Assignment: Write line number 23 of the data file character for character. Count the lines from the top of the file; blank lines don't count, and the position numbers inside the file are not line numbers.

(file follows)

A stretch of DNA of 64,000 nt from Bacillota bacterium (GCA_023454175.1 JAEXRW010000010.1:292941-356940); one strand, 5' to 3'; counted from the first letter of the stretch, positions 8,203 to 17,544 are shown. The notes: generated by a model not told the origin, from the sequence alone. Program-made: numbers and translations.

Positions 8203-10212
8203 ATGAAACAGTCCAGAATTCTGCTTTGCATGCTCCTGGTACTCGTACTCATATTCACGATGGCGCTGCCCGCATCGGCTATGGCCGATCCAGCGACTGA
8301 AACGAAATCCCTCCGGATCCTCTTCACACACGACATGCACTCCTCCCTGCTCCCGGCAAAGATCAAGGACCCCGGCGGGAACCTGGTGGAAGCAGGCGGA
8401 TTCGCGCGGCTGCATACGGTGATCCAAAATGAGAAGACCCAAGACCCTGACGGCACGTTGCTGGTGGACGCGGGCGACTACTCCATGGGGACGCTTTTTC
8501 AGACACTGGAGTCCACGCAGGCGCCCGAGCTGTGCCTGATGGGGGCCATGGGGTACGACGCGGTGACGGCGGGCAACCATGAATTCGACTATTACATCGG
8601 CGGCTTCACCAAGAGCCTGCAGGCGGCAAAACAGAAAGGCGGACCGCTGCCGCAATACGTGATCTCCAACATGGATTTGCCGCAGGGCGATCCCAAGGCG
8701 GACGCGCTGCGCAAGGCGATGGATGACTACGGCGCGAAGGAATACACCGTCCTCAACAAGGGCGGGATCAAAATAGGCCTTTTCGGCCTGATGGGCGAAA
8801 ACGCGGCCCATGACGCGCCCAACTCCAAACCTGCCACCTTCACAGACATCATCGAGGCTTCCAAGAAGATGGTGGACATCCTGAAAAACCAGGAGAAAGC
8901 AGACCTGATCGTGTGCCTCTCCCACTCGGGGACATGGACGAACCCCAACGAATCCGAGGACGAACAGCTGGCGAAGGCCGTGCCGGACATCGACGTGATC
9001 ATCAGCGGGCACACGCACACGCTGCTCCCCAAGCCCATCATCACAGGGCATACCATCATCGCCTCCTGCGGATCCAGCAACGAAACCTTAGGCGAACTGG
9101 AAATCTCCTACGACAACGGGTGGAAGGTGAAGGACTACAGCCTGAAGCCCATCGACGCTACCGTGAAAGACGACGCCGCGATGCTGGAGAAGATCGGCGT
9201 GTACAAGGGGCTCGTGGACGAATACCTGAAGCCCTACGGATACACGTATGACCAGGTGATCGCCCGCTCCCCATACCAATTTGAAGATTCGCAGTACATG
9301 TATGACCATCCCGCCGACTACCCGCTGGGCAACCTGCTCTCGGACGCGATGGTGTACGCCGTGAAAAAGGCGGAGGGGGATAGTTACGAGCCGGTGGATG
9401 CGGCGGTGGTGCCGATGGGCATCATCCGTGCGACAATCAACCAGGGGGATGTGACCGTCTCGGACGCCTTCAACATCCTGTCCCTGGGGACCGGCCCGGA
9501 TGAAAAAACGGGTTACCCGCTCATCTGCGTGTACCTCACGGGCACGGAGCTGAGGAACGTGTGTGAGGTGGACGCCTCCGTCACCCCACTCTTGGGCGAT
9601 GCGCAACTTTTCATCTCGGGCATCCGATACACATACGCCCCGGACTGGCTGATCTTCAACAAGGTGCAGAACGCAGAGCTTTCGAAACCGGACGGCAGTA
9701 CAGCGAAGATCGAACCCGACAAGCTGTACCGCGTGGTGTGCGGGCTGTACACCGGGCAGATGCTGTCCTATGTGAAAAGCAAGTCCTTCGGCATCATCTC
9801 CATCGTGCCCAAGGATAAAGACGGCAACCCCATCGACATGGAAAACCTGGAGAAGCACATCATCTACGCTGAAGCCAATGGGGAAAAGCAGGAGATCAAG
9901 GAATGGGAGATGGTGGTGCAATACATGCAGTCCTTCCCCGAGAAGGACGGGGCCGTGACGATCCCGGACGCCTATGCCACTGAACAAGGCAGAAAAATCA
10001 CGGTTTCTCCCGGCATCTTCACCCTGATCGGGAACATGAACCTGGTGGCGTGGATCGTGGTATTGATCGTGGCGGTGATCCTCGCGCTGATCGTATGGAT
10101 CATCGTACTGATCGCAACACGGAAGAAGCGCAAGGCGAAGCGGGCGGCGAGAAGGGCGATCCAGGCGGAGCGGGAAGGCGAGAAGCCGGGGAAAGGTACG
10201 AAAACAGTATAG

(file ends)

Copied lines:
10201 AAAACAGTATAG